Flashcards in Chapter 2 Reading Deck (56):
answers fundamental questions about behavior
investigates issues that have implications for everyday life, provides solutions for everyday problems, i.e., is applicable
ex: what is most effective treatment for depression
guides psychology. set of assumptions, rules, and procedures scientists use to conduct research
freedom from personal bias of the scientists
most research is designed to repeat, add to, or modify other research: resulting in accumulation
statements so general they apply to all situations within a given domain of inquiry
an integrated set of principles that explains and predicts many but not all observed relationships within a given domain of inquiry
four good theory aspects
general: summarize many different outcomes. parsimonious: they provide simplest possible account of these outcomes.
provides ideas for future research
variables of intersest can be adequately measured and the relationships between predicted by the theory can be shown through research to be incorrect
a specific and falsifiable prediction about the relationship between two+ variables or among two+
any attribute that can assume different values among different peoples, times or places
abstract ideas that form basis of research hypothesis: i.e. "cog development", "learning", "self-esteem"
variables consisting of numbers that represent the conceptual variables.
a precise statement of how a conceptual variable is turned into a measured variable
most direct ethical concern for scientist
prevent harm to subject
when a participant in research is not informed of the nature of the project, active or passive. based on what data is wanted from the participant
institutional review board
a committee of at least five members, whose goal it is to determine the cost-benefit ratio of research at that institution. can OK, suggest modify, or outright veto research, including for ethical reasons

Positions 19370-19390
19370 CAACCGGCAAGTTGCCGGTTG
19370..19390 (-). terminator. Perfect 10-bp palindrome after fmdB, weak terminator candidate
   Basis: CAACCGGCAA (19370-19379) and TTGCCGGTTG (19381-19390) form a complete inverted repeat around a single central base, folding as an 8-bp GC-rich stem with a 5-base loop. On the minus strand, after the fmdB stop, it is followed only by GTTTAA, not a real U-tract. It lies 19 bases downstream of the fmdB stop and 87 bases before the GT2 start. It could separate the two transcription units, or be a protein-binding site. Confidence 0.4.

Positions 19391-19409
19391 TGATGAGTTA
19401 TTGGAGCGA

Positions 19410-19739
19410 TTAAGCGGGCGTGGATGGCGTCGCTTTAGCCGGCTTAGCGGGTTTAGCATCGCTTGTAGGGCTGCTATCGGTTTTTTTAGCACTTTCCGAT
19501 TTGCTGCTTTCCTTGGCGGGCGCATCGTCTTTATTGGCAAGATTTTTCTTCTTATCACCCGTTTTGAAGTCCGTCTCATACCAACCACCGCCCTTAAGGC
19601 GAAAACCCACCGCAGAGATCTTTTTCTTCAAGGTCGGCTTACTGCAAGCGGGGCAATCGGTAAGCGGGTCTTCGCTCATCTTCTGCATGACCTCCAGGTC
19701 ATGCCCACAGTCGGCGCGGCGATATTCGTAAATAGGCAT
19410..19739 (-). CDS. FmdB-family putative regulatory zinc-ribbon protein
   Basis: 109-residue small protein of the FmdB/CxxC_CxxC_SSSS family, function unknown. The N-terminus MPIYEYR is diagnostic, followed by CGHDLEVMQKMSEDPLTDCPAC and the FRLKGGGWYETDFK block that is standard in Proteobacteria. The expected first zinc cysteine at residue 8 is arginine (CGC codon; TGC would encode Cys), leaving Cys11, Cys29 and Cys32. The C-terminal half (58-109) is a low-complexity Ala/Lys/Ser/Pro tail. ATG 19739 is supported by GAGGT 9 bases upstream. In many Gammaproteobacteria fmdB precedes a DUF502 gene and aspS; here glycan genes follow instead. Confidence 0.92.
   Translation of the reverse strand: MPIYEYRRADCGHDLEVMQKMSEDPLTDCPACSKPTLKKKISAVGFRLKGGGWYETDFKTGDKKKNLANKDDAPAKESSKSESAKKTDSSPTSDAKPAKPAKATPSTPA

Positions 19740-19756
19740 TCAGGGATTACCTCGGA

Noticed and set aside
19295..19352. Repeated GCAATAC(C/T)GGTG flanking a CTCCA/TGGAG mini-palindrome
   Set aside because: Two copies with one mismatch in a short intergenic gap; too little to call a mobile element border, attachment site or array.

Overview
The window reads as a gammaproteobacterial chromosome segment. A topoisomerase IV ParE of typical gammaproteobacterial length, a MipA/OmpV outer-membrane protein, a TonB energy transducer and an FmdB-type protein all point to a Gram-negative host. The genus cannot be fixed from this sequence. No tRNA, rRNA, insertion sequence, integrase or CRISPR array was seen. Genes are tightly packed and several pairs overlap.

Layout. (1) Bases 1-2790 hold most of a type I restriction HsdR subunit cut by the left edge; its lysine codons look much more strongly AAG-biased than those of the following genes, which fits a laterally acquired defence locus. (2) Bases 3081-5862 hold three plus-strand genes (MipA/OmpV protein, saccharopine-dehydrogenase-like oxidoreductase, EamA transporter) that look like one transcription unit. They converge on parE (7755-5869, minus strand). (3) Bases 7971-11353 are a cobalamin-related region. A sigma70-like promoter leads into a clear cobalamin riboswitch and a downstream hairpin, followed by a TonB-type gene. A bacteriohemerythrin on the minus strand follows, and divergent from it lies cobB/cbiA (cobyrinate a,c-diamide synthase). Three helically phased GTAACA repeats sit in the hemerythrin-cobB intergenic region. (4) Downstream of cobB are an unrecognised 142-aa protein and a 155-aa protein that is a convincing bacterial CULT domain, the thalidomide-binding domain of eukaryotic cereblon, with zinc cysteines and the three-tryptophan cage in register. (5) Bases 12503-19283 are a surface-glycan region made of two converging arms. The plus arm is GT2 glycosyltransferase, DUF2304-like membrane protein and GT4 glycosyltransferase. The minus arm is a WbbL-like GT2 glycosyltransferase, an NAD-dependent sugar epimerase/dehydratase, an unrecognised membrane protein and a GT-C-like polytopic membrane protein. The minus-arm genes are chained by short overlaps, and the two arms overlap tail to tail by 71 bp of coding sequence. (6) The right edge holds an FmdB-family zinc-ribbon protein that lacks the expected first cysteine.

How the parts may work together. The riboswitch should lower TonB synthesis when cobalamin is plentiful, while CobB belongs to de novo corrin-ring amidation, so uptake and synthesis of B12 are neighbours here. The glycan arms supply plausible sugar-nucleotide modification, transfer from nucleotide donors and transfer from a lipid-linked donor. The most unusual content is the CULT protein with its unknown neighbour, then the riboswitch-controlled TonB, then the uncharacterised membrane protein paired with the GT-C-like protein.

conducted before a participant begins a research session, designed to explain the research procedures and inform participant of his/her rights during it.
after a research, explaining purposes and procedure of research and reducing harmful after effects
specific method a researcher uses to collect, analyze, and interpret data
designed to present snapshot of current state of affairs.
a: describes thoroughly what is happening at a given time, leads to/suggests more questions for study
d: Does not explore relationships between variables, potentially unethical if subject doesn't know they're being studied
designed to assess relationship between two or more variables
Allows testing of predicted relationships between/among vars.
d: cannot draw conclusions about causal relations, can see what and but not why
initial equivalence is created for more than one group, then an experience is adjusted for one group, the change brought by the adjustment is what is measured
a: most thorough, allows causal conclusions about relationships
d: expensive and time consuming, only manipulate few vars at a time.
a kind of descriptive research. descriptive records of one or more individual's experiences and behavior. by looking at one person, usually with abnormal experiences or characteristics, trying to learn about human nature
a measure administered through either an interview or a written questionnaire to get a picture of the beliefs or behaviors of a sample of a people of interest
a selection of people from a population that the researcher wants to know about
research based on the observation of everyday events.
numbers that summarize the distribution of scores on a measured variable